Feeling sad now and again is not only normal, but has many psychological benefits.
Even though sadness and bad moods have always been part of the human experience, we live in an age that ignores or devalues them. But we've much to gain from feeling sad now and again.
Lies, pranks and April Fool’s Day jokes show how gullible we can sometimes be.
Why do some people fall for the lamest April Fool's pranks and others see straight through them?
Sometimes you don’t know whether to laugh or cry.
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Random clown sightings don't make everyone laugh. A psychologist who has studied creepiness explains why clowns are especially adept at making us squirm.
An evolutionary psychologist's perspective on Brexit.
Computers can be our prediction machines.
Data image via www.shutterstock.com.
Scientists of all kinds turn to computer models to investigate questions they can't get at any other way. Here's how models work and why we can trust them.
Yuttasak Jannarong / shutterstock
Archaeological remains, traditional tribes and conflict among chimpanzees can tell us much about the history of human warfare.
Your attitudes to risk – from extreme sports to school rugby – are hardwired into you.
There seems to be a level of implicit trust between gay men and straight women.
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Research shows that women are especially drawn to gay men in certain contexts.
Why do we feel such a strong urge to share a juicy piece of gossip?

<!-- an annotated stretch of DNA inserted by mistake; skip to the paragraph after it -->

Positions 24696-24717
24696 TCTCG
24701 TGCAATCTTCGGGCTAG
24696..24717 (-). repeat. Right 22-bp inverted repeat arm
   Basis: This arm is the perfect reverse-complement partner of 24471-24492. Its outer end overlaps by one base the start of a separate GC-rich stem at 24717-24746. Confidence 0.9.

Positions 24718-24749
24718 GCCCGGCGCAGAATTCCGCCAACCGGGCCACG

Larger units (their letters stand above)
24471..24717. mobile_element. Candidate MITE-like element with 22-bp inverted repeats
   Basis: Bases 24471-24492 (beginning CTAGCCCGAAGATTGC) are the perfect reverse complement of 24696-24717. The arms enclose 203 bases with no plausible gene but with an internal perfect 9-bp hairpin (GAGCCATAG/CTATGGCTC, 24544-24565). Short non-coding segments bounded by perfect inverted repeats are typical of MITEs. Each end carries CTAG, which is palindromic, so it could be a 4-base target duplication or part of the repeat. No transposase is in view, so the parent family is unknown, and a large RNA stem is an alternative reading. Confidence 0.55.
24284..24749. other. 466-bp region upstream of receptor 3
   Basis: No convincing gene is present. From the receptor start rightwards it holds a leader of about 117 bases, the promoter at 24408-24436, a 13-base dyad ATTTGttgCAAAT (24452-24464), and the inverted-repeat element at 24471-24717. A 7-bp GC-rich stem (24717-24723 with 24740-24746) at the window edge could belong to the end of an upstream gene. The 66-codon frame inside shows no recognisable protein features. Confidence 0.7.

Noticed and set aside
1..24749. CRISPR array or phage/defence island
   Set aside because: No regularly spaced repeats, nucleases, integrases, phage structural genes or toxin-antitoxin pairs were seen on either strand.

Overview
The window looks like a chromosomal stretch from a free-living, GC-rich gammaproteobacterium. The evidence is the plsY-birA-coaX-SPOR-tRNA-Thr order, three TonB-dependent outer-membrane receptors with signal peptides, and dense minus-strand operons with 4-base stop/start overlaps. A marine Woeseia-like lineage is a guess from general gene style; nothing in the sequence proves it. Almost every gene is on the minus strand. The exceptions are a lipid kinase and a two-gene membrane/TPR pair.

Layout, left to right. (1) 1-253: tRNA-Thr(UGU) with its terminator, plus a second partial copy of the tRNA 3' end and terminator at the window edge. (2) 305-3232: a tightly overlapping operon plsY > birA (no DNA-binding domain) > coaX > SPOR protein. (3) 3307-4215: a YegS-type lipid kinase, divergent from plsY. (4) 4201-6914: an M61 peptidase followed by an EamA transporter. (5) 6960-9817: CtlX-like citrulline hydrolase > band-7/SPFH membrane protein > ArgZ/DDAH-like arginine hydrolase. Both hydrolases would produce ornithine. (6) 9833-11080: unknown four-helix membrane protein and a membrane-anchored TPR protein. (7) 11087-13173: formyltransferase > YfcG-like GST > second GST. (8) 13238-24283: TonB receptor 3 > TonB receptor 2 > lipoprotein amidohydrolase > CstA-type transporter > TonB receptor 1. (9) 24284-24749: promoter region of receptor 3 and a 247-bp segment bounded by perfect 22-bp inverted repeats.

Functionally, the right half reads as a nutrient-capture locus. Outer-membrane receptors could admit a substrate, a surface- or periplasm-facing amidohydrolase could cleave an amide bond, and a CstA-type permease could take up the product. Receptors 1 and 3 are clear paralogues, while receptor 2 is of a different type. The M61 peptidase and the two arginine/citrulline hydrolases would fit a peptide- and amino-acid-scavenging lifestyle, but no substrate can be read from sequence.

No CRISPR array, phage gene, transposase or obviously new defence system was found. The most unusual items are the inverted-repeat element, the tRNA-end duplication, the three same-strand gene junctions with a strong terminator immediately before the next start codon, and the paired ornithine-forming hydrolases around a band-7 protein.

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Evolutionary psychology explains how humans evolved to become gossips.
A longing for power and social status mixed with hormones and fear can have deadly consequences.
'Man' via www.shutterstock.com
Why is there always a man behind the trigger? And why is it almost always a young man?
Does this face look threatening to you?
We have evolved a tendency to find people with wider faces to be more threatening. But appearances can be deceving.
Recognizing death’s inevitability, people find comfort in their beliefs.
Why are atheists deemed as untrustworthy as rapists?
What we may imagine isn’t necessarily the truth.
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What we see in online dating is not always what we get.
Music unifies the world into a whole.
According to recent research, music is an evolutionary adaptation that helps us navigate a world rife with contradictions.
What is it that makes Venus a hottie? Is it her hip-to-waist ratio, or just her slenderness?
"The Birth of Venus", Sandro Boticelli c1486.
Is there an ideal body shape that is universally attractive? A recent study shows that beauty is more complex, and diverse, than that.
Truth is noble, but do we really want to rock the boat?
Whistleblowing performs a public service that is celebrated in the media, condoned by the public, and increasingly protected by the government. So why are we so reluctant to do it? Recent research we published…
Cranking out a tune cements our social networks.
We’re enjoying the one time of year when protests of “I can’t sing!” are laid aside and we sing carols with others. For some this is a once-a-year special event; the rest of the year is left to the professionals…
Not as simple as black and white.
Evolutionary psychology, the field that uses the process of natural selection to provide a theoretical framework to explain human behaviour, gets in the press a lot. And if there’s one thing that gets…